Back to School – Hidden Dangers

It’s back to school with all of the kids excited about catching up with old friends and making new ones. School projects, events and sports are just a few of the things that come to mind during this fall type weather and getting back into the full swing of things. But one of those things to watch out for is the high rate of our youth that are vaping, and starting as early as middle school age.

E-cigarettes are the most commonly used tobacco product among Montana teens. More than half of Montana High school students have tried e-cigarettes or vaping and one in three currently vape on a daily basis.

E-cigarettes are called a lot of things, such as vapes, mods, e-hookahs, vape pens, tank systems and JUULS. They heat a liquid into an aerosol (not into vapor) that is inhaled into the user’s lungs. This aerosol is not harmless water. What is inhaled and exhaled from the device contains harmful substances such as nicotine or ultra-fine particles that can be inhaled into the lungs. Flavorings known as diacetyl are chemicals linked to a serious lung disease. Cancer causing chemicals and heavy metals such as nickel, tin and lead are also found in vaping devices.

Nicotine is addictive and in any form, unsafe for the development of the youth brain. Nicotine can also prime the brain for addiction to other drugs in the future.

But let’s bring this closer to home. According to the 2021 Youth Risk Behavior Survey (YRBS) 26% of students in Sidney Middle School have tried vaping, 55% of Sidney High School students have tried vaping and 33% are current users. 73% got or bought their vape from a friend, family member or someone else. 58% of those have tried to quit.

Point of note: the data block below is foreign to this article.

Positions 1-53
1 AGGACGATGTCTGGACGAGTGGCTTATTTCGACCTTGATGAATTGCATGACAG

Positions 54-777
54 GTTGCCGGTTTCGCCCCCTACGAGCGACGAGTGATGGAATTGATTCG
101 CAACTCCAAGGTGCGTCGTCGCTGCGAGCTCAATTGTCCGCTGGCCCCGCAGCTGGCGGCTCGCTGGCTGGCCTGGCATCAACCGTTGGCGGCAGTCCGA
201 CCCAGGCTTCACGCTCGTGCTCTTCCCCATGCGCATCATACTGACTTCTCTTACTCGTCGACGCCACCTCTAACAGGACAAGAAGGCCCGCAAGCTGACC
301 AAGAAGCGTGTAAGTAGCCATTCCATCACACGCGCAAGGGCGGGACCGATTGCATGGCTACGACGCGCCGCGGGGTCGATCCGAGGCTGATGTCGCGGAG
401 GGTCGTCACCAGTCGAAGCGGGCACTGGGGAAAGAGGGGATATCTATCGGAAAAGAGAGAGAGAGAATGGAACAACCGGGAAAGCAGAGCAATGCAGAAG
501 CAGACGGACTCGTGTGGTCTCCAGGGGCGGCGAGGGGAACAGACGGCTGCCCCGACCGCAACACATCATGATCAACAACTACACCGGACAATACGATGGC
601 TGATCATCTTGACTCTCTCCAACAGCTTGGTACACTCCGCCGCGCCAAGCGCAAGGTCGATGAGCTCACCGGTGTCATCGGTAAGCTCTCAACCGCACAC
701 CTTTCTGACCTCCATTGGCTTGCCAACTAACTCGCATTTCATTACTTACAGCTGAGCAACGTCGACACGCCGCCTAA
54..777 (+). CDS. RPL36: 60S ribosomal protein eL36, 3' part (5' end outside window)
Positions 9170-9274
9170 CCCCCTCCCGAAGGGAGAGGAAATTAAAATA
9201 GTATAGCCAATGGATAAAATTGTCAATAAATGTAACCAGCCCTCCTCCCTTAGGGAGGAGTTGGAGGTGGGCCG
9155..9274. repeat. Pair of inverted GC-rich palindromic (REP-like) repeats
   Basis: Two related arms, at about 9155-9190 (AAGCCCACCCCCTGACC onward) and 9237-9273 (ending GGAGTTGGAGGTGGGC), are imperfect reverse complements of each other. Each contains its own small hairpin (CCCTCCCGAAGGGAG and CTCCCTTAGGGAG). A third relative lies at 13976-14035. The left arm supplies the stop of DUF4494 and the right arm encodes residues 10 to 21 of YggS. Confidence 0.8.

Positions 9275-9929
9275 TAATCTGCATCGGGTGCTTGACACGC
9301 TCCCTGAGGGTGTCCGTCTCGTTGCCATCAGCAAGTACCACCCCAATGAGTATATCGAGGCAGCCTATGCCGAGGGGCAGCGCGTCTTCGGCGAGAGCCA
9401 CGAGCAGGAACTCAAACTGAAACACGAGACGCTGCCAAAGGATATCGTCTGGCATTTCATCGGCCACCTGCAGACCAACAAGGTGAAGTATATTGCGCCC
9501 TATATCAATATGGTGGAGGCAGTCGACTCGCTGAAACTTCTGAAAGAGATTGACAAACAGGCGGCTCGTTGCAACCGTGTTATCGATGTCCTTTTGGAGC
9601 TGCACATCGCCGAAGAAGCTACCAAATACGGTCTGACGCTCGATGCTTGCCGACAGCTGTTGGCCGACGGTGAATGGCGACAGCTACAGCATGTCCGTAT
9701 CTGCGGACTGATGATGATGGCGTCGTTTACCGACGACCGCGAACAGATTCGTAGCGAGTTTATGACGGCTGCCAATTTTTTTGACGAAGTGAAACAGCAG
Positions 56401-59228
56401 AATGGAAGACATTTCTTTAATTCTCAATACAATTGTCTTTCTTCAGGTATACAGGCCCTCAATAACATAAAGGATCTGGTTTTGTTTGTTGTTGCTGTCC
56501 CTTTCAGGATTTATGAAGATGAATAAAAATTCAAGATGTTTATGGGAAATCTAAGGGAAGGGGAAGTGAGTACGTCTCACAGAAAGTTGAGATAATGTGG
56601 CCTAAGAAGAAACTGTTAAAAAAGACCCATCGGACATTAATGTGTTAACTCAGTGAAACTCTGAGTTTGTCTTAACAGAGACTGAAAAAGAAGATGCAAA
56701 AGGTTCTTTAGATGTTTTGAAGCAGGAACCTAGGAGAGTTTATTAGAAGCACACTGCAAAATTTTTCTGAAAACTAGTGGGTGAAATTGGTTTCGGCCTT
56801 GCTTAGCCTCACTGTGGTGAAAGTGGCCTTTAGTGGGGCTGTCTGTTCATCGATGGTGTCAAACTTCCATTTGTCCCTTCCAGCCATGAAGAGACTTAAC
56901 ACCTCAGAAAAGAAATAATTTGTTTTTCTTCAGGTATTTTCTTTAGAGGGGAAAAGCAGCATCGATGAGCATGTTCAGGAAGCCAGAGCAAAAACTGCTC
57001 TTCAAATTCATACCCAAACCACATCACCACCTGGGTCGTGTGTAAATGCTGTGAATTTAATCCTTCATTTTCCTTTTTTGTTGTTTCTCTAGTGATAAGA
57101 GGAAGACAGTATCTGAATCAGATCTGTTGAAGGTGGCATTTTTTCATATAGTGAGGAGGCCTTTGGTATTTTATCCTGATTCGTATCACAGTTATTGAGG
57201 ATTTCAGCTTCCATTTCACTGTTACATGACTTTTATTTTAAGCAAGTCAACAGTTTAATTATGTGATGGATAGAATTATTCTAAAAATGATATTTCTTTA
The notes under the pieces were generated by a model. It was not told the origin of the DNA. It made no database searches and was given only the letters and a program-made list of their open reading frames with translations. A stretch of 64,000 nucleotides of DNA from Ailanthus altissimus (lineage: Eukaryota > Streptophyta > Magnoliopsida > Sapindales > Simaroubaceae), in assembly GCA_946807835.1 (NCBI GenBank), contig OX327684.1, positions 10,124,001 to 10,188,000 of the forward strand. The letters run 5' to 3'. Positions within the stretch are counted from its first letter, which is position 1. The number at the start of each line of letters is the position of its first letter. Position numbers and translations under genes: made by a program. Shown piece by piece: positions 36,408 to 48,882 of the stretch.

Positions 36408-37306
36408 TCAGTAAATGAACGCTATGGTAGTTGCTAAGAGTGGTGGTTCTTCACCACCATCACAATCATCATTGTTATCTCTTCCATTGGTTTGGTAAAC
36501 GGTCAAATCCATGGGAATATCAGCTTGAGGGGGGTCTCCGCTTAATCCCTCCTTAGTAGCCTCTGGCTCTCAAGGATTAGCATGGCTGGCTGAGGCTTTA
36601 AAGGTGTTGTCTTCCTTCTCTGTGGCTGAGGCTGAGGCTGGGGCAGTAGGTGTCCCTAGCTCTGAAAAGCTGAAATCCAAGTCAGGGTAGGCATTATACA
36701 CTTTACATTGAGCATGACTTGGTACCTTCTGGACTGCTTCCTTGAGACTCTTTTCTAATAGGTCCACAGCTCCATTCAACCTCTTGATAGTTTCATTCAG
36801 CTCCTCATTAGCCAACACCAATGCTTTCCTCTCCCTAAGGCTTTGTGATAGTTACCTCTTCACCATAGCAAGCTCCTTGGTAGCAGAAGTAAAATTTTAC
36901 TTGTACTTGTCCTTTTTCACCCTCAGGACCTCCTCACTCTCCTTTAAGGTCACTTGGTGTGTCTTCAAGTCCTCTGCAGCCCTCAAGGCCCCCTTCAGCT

Since the FDA placed flavor restrictions on pod-based vaping products, such as JUUL, disposable products like Puff Bar have increased in popularity. Disposable vape use, among current high school users increased by 1000% during 2019-2020.

Big Tobacco targets kids to replace the 1200 tobacco users who die each day due to a tobacco related illness. Big Tobacco spends $27.7 million each year in Montana alone, promoting their products. E-cigarettes (or vapes) come in over 15,500 different flavors like Cotton Candy, Skittles and Unicorn Puke. 96% of youth started vaping with a flavored product.

All forms of vaping products are advertised using celebrity endorsements, cartoon characters, sports, event sponsorships and social media. The Master Settlement Agreement of 1988 restricted tobacco from being advertised on TV, sports, movies, magazine and they could no longer use cartoon characters as mascots, but as of now, vaping products are not falling under these guidelines.

The new generation of vape products like JUUL, have a sleek, high-tech design and are easy to conceal. Big tobacco companies have come up with vaping products that are disguised in the draw strings on the hood of a sweatshirt or to look like smart watches. These are just a few of the many vaping devices made to look like everyday items. You may even want to google them so you can identify a hidden vape in your home.

We all enjoy watching our youth have new and exciting life changing experiences during these last few years of middle, high school and even on to college, but let’s make sure those years aren’t hindered by health problems and addiction brought on by Big Tobacco’s lust to make money at the expense of our children’s health.

Please feel free to call me if you have any questions at Richland County Health Department, 406-433-2207.


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